3.0L was not "scrapped", it appears to be reallocated to different models within GM. The crossovers and certain Cadillac models still offer the 3.0 that, as you all know, is the same DI DOHC aluminum engine family as the 3.6L that they can charge more for due to higher output numbers. The Buicks probably did not need two V-6 engines with the I-4 intro, so the I-4 fit the low end models and the 3.6L was a better fit for the higher priced CXS (with no I-4 option).
    Seems to be more marketing and pricing driven than engineering or performance to this limited view individual with no inside track. The 3.0L with the new 6-speed is great in the 2010 Lacrosse and all reports are the 3.6L is more responsive with more bore size, higher tuning requiring premium fuel like Cadillac, and resulting in faster vehicle for higher priced models and targeted customers with more $ to spend
  • bwiabwia Boston Posts: 1,289
    edited October 2010
    If you look at video closely it shows a coin holder and a little cubby for a cell phone or keys. Well, my CXS does not have that coin holder (I wish I had one though) and I had never noticed that cubby before. All this time I thought it was a fuse box.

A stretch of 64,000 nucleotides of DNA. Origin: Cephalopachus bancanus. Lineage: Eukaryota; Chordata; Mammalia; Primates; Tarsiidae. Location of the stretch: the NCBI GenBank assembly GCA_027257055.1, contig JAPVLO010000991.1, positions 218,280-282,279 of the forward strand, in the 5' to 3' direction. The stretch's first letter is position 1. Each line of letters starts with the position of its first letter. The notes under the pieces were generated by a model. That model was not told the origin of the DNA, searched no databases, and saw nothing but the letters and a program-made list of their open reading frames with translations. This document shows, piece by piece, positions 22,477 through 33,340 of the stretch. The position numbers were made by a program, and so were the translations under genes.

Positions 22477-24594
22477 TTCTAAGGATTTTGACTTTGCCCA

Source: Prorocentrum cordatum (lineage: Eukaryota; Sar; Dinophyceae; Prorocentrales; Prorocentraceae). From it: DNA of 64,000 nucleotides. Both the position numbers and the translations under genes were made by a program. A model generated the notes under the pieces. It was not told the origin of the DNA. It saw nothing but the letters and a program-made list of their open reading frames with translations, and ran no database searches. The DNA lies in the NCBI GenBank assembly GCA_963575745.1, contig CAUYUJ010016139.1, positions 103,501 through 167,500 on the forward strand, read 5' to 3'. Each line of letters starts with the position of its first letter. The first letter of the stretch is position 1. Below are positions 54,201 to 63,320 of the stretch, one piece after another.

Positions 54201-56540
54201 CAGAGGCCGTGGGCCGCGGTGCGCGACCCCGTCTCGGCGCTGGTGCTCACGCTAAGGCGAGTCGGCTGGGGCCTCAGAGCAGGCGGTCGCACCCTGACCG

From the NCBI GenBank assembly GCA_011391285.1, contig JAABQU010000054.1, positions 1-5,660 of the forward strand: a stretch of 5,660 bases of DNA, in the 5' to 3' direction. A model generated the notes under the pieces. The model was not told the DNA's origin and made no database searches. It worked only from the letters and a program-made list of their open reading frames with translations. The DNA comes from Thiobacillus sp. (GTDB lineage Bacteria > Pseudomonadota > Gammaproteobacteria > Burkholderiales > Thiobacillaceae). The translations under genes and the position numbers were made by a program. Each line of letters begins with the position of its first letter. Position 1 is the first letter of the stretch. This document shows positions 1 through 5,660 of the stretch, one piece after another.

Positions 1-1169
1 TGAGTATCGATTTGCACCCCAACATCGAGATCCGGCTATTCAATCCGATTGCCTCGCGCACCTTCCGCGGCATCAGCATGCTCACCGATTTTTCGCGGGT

Rainman, I don't know about you but many buyers cross-shopped the Avalon with the Lacrosse. The 2011 Avalon is a worthy competitor when it comes to ride, sophistication and handling but the exterior styling is too bland...and conveys too much of a granda image. The 2000 - 2004 Avalon XLS (generation 2) was the best Avalon and closest to a Buick, and by extension, the new Lacrosse.

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  • ab348ab348 Dartmouth, Nova Scotia, CanadaPosts: 2,264
    While I found the 2010 Lacrosse with the 3.0 that I drove to be perfectly fine, the engine has been castigated for its lack of low-end torque and generally disappointing output. Certainly if I was buying a car like a Lacrosse or CTS where the choice of either the 3.0 or 3.6 was offered, the 3.6 would be the choice.

    2014 Cadillac ATS4 2.0T, 1968 Oldsmobile Cutlass S Holiday Coupe